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Saturday 10 January 2015

Fact 54. Statue for MP of 32 years.

Charles Henry Wilson was born in Hull 22nd April 1833 into the family of Thomas Wilson who had started in shipping in 1822. That company became Wilson Line in 1840.

Charles attended Kingston College in Hull and along with his older brother David and younger brother Arthur joined the shipping business in 1850 as joint managers. In 1869 their father died and Charles and Arthur took over the running of the company, with David becoming a silent partner.

in 1871 Charles married Florence Jane Helen Wellesley, the daughter of Col William Wellesley, who was nephew of the Duke of Wellington. They had five surviving children, three girls and two boys. (Millicent Florence, Charles Henry Jr., Guy Greville, Enid Edith, Gwladys Alive).

 Under Charles Snr. and Arthur's stewardship Thomas Wilson and Sons became the largest privately owned shipping company in the world by 1903. Even by 1891 they were making fast profits by today's standards with a profit of £2.5 million that would be equivalent to approximately £270 million today! See Fact 4 regarding Wilson Shipping Line.

The saying in Hull was that 'Hull is the Wilson Line and Wilson Line is Hull. This can be illustrated by the fast that the Wilson family were on the boards of all the major undertakings such as the Docks and railway developments. In 1866 Charles Snr. also paid for the building of the Seaman's Mission in Postern Gate that became the seaman's church and now is a pub. Charles Snr. participated in the politcal life of the city and was High Sheriff of Hull for many years and elected to Parliament as Member for Hull in 1874 for the Liberal party. He held this seat until it was abolished in 1885 and was then elected for the constituency of Hull West which he held until 1906 when he stepped down. His son Charles Jnr. was then elected in his place. In 1901 Charles and Wilson Line became further embedded into the life of Hull when they bought the ailing Earles Ship Yard (See Fact. 46) that employed many thousands in the area. Later they amalgamated with the North Eastern Railway to become Wilsons and North East Railway Shipping Company in 1906 which went on to build further docks in Hull.

Charles Henry Wilson (1833–1907), 1st Baron Nunburnholme
Charles Henry Wilson painted 1880 - 1890.

A caricature of Charles Wilson from  about the same time as the painting above. Vanity Fair 1885

In 1878 Charles bought the 14000 acre estate of Warter Priory, just NE of Pocklington and 24 miles NW of Hull, from Lord Muncaster. The estate was well known as a sporting venue and a record bag for one day was recorded as 3824 pheasants. Two fox hunts also used the land for their pursuits. This probably why the painting above pictures him with a shot gun. Charles and Jane did not seek out a high social life and did not attend local race meetings etc like his brother Arthur. Warter Priory was a large country house but when purchased the Wilson's appointed architects Smith and Broderick of Hull to supervise the addition of a great hall, a three story clock tower and a grand marble staircase. The changes gave the house a hundred rooms or which thirty were bedrooms. After Charles's death his wife maintained the house and estate until 1929 when it was sold to the Hon. George Vesty who was part of the large Shipping and business Vesty Empire. On his death in 1968 the estate was sold to the Marquis of Normanby and the Guiness Family Trust. The purchase was made for the shooting estate really as the family home was Musgrave Castle and despite a search no tenant could be found. In May 1972 the entire contents were sold off, and very shortly afterwards the house was demolished and the remains used to fill the lake. Presumably the National Trust or English heritage were not interested at the time.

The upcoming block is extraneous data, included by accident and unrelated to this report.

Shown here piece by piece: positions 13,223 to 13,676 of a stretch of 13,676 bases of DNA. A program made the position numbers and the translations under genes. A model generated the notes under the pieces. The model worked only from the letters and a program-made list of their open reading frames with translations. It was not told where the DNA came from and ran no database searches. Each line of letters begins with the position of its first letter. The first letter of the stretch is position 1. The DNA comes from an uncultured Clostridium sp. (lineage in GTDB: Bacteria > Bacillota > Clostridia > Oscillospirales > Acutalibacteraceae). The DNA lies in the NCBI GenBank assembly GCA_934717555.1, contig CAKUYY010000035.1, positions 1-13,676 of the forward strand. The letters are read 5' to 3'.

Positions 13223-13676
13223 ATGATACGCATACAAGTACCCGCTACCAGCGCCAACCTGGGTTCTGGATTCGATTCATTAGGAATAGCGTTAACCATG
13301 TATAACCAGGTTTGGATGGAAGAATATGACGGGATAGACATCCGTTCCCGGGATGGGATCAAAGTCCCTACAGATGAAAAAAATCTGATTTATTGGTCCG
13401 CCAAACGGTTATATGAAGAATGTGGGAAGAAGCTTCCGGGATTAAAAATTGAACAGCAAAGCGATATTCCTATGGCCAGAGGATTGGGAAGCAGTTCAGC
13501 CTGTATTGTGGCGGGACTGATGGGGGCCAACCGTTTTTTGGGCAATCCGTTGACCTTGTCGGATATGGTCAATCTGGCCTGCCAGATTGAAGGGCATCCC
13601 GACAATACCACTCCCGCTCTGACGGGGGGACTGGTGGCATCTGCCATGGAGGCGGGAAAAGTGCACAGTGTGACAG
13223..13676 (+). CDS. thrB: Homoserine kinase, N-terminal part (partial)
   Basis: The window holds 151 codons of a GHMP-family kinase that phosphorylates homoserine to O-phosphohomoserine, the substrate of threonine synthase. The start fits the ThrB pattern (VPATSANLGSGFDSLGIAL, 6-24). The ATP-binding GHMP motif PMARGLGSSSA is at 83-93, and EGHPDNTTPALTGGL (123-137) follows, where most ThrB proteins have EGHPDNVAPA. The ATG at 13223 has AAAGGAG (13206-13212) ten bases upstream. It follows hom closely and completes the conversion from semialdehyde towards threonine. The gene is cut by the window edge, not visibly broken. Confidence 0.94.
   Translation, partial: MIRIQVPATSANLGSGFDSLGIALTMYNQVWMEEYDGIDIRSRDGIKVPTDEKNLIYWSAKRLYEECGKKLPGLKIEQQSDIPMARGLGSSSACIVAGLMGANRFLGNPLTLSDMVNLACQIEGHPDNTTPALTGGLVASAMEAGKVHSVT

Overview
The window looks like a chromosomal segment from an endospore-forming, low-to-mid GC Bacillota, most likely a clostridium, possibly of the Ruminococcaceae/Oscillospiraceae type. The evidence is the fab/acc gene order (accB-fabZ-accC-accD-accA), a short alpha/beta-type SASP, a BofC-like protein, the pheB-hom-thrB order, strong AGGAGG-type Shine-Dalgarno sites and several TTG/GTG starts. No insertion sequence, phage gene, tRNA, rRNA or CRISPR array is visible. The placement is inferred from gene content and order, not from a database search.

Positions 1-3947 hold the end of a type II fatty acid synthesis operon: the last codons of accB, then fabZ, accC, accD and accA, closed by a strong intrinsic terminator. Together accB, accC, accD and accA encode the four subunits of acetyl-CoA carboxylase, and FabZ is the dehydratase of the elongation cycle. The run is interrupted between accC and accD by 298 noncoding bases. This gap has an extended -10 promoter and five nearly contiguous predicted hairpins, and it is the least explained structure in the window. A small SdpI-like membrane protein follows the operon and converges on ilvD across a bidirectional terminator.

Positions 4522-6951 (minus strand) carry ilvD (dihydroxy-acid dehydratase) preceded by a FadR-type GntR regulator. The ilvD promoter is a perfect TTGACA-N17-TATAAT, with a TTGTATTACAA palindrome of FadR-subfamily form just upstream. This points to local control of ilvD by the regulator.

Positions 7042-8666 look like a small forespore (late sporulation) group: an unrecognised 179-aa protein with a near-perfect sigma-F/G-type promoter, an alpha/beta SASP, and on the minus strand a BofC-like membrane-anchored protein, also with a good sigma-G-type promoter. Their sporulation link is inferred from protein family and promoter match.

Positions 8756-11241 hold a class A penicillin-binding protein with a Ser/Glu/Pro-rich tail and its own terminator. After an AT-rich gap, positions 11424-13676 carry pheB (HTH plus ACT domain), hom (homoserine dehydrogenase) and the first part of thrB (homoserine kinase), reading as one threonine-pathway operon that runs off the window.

Warter Priory
Warter Priory.

Warter Priory interior.

Charles and Arthur realised in 1901 that none of their children would be able to take on the business when they retired so they appointed Oswald Sanderson as Managing Director. Sanderson was the son of an American ship builder and was an astute choice as he managed the business well. Charles Snr., despite being a industrialists also saw the plight of his workers and had great sympathy for the need of a Trade Union movement. In 1893 during increased tension with dock workers a strike had be called Charles Snr. contributed to a fund for the wives and children of the strikers as he couldn't bear to see them suffer. As a Liberal MP he was bitterly opposed to the Boer War in 1899 but despite this he lent to Government his companies best ship, the 'Ariosto' for the duration.

Charles was appointed Baron Nunburnholme of Kingston upon Hull in 1906 when he stood down as an MP for Hull west. Nunbornholme is a small hamlet near to Pocklington and Warter Priory. It was at Warter Priory where Charles died unexpectedly in October 1907. There were demands from the general public to recognise his work as an MP for 32 years and the great good he had brought to the City. A public subscription was opened and a statue commissioned. The sculptor was to be Derwent Wood. The statue of Portland Stone was unveiled in 1913. The statue has a good position in front of the Guild Hall entrance in Hull  and is well visiting when wandering around the 'Old Town'.

Statue of Charles Henry Wilson in his Baronial robes outside the Guild Hall, Hull. It is Grade II Listed and the inscription reads;
'Charles Henry Wilson, First Baron Nunburnholme. Born 1833, died 1907. 32 years a Member of Parliament for Hull and a great benefactor to the city. Erected by public subscription'.

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